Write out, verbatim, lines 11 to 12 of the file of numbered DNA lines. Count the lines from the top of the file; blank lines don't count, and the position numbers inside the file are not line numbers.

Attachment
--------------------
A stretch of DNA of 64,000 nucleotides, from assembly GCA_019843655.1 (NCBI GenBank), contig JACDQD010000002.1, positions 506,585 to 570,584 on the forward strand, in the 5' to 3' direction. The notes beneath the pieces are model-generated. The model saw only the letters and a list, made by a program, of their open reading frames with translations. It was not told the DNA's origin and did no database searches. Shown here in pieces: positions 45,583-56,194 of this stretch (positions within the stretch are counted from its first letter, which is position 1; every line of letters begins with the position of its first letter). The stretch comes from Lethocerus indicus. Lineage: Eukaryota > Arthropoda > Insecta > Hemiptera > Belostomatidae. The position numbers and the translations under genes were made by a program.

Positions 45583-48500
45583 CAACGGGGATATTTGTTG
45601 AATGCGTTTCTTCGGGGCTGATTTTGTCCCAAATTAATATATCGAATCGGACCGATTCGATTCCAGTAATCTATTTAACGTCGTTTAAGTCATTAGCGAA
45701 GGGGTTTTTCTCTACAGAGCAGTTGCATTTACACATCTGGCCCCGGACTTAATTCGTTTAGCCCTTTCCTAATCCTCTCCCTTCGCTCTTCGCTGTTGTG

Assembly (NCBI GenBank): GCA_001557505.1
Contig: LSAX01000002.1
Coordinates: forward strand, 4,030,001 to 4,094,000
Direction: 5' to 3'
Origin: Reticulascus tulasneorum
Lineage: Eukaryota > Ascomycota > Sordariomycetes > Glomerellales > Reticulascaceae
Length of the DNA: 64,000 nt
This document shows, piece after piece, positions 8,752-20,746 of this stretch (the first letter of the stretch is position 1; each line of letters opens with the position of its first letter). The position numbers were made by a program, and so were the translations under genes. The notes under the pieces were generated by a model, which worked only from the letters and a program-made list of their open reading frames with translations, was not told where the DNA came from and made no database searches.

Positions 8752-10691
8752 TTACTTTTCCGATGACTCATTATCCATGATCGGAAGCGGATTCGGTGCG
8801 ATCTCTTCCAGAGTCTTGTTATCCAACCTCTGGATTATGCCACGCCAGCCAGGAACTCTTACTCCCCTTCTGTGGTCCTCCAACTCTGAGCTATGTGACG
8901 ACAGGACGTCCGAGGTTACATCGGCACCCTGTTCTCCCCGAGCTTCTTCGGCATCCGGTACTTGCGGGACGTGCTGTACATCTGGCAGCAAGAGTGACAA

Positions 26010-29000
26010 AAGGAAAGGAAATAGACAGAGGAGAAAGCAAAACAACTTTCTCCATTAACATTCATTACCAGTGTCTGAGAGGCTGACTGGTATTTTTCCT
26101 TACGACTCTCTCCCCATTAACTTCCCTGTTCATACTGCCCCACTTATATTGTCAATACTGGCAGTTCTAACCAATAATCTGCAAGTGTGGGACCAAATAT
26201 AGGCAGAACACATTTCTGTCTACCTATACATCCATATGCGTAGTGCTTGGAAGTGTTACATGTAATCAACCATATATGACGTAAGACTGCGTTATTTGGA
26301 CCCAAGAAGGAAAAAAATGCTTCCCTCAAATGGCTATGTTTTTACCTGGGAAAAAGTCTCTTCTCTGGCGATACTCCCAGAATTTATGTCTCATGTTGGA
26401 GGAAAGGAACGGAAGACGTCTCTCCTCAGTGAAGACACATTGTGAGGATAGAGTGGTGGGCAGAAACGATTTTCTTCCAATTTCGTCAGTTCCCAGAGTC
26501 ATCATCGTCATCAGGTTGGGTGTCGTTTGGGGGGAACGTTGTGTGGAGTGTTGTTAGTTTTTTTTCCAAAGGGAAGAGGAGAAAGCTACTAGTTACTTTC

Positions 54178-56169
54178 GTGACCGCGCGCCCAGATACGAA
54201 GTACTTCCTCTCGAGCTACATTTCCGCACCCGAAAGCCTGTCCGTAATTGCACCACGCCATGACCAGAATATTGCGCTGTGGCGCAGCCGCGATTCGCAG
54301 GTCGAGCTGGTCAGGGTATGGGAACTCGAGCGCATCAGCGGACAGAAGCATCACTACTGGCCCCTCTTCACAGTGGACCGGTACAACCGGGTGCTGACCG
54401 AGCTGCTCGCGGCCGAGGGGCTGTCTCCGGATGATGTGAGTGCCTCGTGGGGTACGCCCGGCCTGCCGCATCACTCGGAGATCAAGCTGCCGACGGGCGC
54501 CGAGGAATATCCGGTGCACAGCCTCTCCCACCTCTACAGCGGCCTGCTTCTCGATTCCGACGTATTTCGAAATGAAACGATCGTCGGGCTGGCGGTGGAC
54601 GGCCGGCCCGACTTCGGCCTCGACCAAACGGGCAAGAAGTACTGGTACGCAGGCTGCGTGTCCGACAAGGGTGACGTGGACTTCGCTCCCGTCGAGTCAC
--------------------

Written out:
Lineage: Eukaryota > Ascomycota > Sordariomycetes > Glomerellales > Reticulascaceae
Length of the DNA: 64,000 nt